If you look at the diet recommendations by either the Canadian Diabetes Association or the American Diabetes Association you will notice something in common. The official recommendations include reducing total fats and saturated fats in food. The recommendations also include eating carbohydrates up to 300 grams a day. Furthermore, the official recommendations state that this daily carbohydrate consumption can be achieved through eating “Healthy Whole Grains”.
I believe that these two top authorities got it wrong.
I base my beliefs on the personal observations of the countless type 2 diabetes clients that I instructed when I was a diabetes educator. I was trained in the gold standard in school and I practiced teaching these standards as outlined by the Canadian Diabetes Association (CDA). There were many clients that followed the advice I was giving throughout the years. However, there was one troubling trend that I noticed. Despite following the official diet plan and taking their medication as directed, the pancreas of these people living with diabetes continued to fail. First, they started controlling their diabetes with the recommended CDA diet. Eventually these people needed oral medication to control their blood sugar. Finally, the progression in their disease continued so that they ended up requiring insulin.
Something was very wrong.
Through my own experimentation with eating “Healthy Whole Grains” and testing my blood sugars after eating to see what the results were, I had an interesting observation. My blood sugar levels consistently jumped up after I ate healthy whole grains. The blood sugar levels were still within the accepted normal limits but in my view, there was too much of an increase in that short period of time. I am not a diabetic so my pancreas is easily able to handle the temporary spike in the blood sugar but I could see how a person living with diabetes would continue to wear out their pancreas due to the spikes in blood sugar. Especially when these spikes are happening several times a day if they follow the recommended diet put out by the Canadian Diabetes Association.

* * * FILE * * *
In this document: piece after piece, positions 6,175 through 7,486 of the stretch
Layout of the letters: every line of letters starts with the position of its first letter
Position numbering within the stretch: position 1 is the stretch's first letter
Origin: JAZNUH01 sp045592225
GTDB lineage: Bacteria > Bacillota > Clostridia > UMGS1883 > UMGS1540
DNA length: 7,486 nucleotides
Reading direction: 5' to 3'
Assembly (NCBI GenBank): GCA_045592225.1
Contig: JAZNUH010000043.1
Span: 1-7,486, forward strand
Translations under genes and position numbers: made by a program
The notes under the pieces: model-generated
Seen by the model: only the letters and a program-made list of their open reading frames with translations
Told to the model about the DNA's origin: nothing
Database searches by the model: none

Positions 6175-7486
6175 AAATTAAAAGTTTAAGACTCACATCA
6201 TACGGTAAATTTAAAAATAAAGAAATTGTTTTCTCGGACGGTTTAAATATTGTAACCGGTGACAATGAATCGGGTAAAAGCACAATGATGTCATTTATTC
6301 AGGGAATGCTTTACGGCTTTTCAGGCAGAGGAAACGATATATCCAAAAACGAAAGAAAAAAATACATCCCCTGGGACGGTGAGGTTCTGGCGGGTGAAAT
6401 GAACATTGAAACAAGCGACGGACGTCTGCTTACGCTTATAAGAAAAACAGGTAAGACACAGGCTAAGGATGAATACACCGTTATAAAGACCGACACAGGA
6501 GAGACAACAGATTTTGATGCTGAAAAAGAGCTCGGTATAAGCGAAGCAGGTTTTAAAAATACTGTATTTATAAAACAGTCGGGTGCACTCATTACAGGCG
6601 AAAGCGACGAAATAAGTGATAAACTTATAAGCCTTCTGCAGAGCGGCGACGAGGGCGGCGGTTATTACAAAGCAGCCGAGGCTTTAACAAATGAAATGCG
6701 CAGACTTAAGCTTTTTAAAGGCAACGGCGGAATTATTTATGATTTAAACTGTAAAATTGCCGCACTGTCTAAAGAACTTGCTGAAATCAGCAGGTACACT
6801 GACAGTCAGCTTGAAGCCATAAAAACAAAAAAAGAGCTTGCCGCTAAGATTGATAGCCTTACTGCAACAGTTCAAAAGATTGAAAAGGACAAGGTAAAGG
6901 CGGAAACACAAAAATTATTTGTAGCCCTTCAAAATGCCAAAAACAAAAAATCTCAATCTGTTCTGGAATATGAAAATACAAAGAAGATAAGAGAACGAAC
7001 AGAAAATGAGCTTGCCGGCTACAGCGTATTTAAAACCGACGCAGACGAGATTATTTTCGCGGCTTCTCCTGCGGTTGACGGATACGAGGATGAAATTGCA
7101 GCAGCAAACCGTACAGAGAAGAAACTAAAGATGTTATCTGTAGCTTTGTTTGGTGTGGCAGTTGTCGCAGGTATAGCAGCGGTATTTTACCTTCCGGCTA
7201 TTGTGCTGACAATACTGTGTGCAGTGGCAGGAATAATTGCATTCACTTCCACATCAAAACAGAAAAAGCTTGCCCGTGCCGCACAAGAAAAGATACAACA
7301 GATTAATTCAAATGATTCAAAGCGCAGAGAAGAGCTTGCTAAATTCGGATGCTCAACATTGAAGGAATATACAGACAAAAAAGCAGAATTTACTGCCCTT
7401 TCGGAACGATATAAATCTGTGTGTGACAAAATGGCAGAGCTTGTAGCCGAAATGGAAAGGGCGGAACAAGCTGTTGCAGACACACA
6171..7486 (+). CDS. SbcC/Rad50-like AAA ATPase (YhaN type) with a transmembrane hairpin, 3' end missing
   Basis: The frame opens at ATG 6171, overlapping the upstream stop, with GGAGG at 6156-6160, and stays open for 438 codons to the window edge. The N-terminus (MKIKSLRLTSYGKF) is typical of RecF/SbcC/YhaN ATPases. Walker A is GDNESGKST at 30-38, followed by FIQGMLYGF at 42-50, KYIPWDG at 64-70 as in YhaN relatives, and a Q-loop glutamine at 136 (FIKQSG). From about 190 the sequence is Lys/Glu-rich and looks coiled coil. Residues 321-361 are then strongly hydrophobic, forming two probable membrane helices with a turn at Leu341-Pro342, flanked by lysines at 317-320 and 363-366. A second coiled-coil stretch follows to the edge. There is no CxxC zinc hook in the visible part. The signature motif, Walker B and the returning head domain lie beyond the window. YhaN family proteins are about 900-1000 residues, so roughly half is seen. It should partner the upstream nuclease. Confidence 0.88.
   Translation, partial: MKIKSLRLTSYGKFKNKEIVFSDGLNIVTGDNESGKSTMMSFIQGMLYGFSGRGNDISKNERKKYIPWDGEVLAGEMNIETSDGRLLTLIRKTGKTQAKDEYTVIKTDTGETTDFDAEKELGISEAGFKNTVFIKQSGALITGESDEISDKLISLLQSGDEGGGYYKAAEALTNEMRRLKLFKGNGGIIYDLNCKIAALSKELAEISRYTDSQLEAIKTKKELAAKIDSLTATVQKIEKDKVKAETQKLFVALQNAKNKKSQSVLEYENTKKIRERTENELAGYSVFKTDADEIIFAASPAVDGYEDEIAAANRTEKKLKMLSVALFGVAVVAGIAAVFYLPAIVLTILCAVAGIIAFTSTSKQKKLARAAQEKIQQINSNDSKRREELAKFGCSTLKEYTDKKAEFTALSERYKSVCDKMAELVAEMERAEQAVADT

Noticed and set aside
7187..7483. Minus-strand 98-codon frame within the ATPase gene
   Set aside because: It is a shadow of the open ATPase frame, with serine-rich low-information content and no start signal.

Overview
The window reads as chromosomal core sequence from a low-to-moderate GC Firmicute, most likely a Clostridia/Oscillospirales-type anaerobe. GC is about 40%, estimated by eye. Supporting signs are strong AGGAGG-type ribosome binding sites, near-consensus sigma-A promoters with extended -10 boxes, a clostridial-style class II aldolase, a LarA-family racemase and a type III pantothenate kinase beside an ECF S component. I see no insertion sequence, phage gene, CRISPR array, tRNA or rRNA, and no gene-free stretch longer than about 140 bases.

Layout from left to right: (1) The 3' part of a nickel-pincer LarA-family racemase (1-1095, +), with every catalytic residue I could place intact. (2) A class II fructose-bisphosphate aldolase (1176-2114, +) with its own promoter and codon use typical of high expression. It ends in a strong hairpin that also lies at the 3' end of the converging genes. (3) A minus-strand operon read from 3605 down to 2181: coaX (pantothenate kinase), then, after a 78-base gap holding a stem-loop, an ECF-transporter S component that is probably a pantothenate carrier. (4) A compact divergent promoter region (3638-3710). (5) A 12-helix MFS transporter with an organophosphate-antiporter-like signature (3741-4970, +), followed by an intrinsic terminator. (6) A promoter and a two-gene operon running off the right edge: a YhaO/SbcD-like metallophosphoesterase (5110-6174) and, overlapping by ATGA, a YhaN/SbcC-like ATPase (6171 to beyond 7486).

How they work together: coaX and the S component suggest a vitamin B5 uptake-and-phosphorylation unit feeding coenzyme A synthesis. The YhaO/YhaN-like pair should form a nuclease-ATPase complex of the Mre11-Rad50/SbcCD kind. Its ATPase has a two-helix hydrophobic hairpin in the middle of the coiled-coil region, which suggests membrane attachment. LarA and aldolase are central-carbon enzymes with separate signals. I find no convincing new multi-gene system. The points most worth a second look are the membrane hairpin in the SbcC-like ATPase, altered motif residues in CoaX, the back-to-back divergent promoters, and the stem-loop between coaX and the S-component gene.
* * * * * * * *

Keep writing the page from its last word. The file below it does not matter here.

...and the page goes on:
When I stopped eating “Healthy Whole Grains” and replaced them with food containing protein with fat (such as non lean meat, eggs and cheese), my blood sugar levels remained fairly stable. The added bonus was that I was not hungry in between meals and I did not get that mid-afternoon energy drain.
I am not the only person to have come to this conclusion in regards to diabetes and “Healthy Whole Grains”. John Poothullil MD came to the same conclusion and had written a book called “Eat, Chew, Live”. Emily Murphy wrote a book called “Paleo, Against the Grain”. And of course, Dr. William Davis had written several “Wheat Belly” books that describe how eating healthy whole grains contribute to the development of diabetes as well as a host of other health issues. There are many more authors out there that talk about this very subject.
If you want to further explore how eating healthy whole grains affects you personally, try purchasing a blood sugar monitor and test your blood sugar readings before and after eating grains. I am sure the results will surprise you.